Saturday, January 9, 2010

Nuts, I say

I have to thank you all, once again, for assisting me in sorting out my madness. Thinking about what I'll write helps me enormously in the let's get it all sorted out process.

Wee Hannah has been in her crib and out of our bedroom now for eight nights, all nights in which she lived until the morning, so I am delighted. Four of those nights she slept from the time we gave her the midnight milk snack until I woke her or she woke on her own at the time we get up. So I am now officially delighted but slightly wiggy, especially when I walk past her old bassinet and see it empty, which is unnerving. At Hannah's current weight, she can now go eight hours of fasting before she should burn up all her glycogen and have a metabolic crisis. But I am paralyzed by fear: what if I sleep in? What if she is having a growth spurt and has extra caloric needs? What if a fever comes upon her and that amps her rate up but the grogginess keeps her from waking herself up as she normally would if hungry?

Imagine you are Keanu Reeves in Speed, and Dennis Hopper narrates your situation and says WHAT DO YOU DO?? WHAT DO YOU DO?? You have a sleeping baby with a weird metabolic disorder. She is sleeping. You think she should eat. What do you do? This has weighed on my mind since we brought her home from the hospital and started setting the alarm for three hour feedings. She is at the day care. A new person is in the nursery today. She doesn't understand the MCADD diagnosis. What do you do? And it colors my view of the future. She goes to school having refused to eat much because she has to do her hair. She skips lunch because that is what skinny girls do. The dinner I make disappoints her. What do you do? You want her to sleep all night without dying so you pump milk right before bed and have the bottle handy, because breast milk can sit out for a while and be served room temp when the baby squawks. Now the nutritionists and docs want her on more calories because her growth has bottomed out. What do you do?? Do you take away the food source she is familiar with and hope she takes to liver and onions?

I am quite certain I have often said "don't borrow trouble" to my friends and family when they want to worry themselves into a state. I've said it to myself. I've said it many times since we had Hannah. I'm not very good at following this advice.

I've now been pumping milk for her for seventeen months. I loved it when she still breastfed but she is a smart cookie and knew bottles were easier. Devastated by her choice, I nonetheless continued to make milk. I am winding down and planning to stop fairly soon, but I am loaded with guilt over my choice to stop. Loads of breast milk is not enough for a person of her age, so she is now anemic and needs supplements. Iron based formula would help out here, but if I have a personal belief that Nestle scientists can't possibly do a better job than me in making Hannah designed milk, should I really switch her over when I have months worth of milk stored in my my extra large freezer? And yet I am so excited to throw away the last remaining milk stained nursing bras, the hands free pumping bras, and get that time back in my days. I'm tired of how much it hurts to have largish sensitive body parts pulled on for hours a day. I'm ready to be done. I feel no small amount of joy in believing I've suffered the pumping to give her something Enfamil can't. And a normally developing breastfed baby would at this age be just at the low end of normal in not falling in love with food, and many toddlers are said to exist on two noodles and a kiss. We are not alone in this, we just also have CP kicking up the burn rate and MCADD telling us to have a bottle of milk handy for whenever we might slip some in. I can't really have a waffle and two strips of bacon on the bedside table for midnight snack. Well, I could, but that would be for me.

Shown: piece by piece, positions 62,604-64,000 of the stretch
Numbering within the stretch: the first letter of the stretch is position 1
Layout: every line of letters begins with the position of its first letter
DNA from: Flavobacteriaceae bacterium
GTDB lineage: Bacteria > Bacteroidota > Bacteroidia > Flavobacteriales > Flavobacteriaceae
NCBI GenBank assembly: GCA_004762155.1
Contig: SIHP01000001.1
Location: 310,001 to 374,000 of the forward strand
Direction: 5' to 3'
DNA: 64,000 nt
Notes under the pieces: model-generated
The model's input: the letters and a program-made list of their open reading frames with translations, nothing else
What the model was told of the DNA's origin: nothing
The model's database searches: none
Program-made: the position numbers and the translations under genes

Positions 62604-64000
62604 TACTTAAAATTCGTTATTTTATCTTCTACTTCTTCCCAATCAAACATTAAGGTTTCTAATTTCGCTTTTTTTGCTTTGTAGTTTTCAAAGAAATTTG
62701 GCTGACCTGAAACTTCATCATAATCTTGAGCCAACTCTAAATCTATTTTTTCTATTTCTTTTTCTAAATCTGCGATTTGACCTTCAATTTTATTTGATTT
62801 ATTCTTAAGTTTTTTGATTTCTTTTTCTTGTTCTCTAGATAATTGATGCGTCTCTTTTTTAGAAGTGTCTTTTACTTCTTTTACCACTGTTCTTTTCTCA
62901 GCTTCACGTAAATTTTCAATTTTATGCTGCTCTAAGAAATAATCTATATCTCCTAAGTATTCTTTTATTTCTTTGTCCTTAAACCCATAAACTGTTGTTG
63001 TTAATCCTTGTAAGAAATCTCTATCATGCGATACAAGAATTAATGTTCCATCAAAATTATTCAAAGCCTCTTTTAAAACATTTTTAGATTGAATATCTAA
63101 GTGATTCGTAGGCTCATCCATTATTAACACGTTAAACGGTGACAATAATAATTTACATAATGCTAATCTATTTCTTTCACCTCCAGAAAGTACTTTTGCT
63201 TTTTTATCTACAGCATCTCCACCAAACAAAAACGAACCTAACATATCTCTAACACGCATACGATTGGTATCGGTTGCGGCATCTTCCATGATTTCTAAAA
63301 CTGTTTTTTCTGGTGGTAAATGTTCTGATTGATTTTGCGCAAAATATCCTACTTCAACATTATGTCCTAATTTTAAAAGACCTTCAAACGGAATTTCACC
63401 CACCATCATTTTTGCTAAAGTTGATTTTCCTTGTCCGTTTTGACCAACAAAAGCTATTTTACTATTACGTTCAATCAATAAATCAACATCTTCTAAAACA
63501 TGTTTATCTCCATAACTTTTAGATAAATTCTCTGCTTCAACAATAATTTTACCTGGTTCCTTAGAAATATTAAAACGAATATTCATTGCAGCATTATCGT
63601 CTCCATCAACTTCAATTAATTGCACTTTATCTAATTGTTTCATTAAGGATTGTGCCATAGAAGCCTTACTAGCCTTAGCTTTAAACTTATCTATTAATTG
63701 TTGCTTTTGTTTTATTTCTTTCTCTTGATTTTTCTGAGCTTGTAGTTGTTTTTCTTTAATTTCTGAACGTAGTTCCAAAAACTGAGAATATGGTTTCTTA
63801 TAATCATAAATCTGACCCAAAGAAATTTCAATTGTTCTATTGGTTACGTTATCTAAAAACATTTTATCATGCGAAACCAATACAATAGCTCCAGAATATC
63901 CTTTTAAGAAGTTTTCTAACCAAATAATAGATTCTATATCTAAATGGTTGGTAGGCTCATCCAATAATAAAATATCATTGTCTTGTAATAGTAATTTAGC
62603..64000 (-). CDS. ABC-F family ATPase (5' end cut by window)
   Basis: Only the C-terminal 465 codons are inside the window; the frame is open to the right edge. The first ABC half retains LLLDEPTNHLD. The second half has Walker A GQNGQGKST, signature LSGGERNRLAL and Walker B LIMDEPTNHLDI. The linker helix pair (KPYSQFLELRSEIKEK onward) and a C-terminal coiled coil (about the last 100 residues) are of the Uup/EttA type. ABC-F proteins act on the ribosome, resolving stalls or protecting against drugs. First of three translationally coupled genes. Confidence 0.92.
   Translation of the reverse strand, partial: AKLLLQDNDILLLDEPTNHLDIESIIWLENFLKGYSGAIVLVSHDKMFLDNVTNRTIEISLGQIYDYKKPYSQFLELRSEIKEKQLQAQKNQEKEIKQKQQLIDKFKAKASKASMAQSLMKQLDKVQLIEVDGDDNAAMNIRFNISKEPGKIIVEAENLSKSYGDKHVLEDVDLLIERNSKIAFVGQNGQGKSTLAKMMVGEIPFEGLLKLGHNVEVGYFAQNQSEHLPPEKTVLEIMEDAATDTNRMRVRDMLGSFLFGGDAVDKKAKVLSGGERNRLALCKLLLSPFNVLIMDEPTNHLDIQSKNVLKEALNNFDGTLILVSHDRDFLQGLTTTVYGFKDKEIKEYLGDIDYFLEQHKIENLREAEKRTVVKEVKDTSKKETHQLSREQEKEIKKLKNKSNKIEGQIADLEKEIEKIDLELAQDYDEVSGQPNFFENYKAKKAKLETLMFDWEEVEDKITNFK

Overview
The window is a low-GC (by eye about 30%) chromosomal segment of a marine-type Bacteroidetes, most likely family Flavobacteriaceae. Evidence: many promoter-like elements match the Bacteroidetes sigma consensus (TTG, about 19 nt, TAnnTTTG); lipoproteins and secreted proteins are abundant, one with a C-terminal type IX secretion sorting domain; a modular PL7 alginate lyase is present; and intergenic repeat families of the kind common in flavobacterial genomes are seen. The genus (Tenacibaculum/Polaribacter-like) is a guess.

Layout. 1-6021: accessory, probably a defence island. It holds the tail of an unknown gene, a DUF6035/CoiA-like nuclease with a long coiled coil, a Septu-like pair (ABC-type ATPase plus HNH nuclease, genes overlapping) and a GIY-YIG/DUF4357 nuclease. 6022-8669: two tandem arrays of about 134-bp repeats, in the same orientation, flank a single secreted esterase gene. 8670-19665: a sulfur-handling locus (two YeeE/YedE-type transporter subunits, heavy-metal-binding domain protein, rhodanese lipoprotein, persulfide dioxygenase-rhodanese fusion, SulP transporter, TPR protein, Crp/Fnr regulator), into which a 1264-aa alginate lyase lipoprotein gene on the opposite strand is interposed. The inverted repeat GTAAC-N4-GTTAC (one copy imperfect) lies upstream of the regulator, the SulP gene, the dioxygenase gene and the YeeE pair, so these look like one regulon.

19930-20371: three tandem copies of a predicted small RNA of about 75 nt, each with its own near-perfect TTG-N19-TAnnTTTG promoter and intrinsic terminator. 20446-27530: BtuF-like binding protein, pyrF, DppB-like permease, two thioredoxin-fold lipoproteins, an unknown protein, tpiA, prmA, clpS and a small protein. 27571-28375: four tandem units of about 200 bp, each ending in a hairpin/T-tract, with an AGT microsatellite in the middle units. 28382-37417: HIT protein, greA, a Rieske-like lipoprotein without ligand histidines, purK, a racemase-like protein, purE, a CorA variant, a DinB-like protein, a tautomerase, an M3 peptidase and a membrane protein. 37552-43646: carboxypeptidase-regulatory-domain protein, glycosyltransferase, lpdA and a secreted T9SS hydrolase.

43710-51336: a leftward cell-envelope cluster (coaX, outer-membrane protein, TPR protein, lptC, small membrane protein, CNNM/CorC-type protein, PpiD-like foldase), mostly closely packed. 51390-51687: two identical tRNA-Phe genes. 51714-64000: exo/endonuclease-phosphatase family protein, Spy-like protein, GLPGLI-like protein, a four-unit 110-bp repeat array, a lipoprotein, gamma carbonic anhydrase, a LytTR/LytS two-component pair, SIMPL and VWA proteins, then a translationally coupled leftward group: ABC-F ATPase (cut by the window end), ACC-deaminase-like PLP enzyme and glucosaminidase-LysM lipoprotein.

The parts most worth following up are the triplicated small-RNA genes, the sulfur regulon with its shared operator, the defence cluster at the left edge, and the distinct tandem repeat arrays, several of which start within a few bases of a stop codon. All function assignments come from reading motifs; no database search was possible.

Or, perhaps, nuts.


  1. If you sleep in, you sleep in. You get up - dash to her room to check on her - and you will deal with whatever happens. I don’t say that easily but I say do say it from experience. Twenty hour days that start and end with feeding pumps, a delicate schedule of medicines between feedings, and medicines between medicines (to avoid a drug interaction), OTs, PTs, and errands of all sorts, take their toll on mom and dad. You need sleep. Sometimes your body takes it for you whether or not you planned on it. The rest of the time you set your alarm and live your life.

    As for the future…

    Ours changed in ways we could not imagine, as did our daughter’s physical development. Many of our fears never came to fruition. Some have. As for the ones that did not, worrying about them was wasted stress in our lives. So, while your reactions are perfectly normal, I encourage you not to waste your precious energy on worry about those things that you can neither predict nor control.

    Let go of the pump. No one misses those days in this household, least of all my wife. You have nothing to feel guilty about.

    As always, laugh when you can, cry when you have to, and live your life.

  2. I have a lot of these worries about my off-the-top of the chart in height babies. I would be going crazy in your case. I think you will instinctively know what is right, and if sleeping in another room is what's needed, then it is. And you've obviously done your part with the breastfeeding. Good luck with all the changes!

  3. Is there a rule against adding the formula to the breastmilk? (ie powdered + breastmilk instead of water)


  4. Arby and Mwa, thank you for your kind support. Barbara, yes, there is a rule against it, per the dietician it would be too many calories for her system to give powedered formula in breastmilk. When there are too many calories the digestion system can't break it all down and you get nasty results on the back end.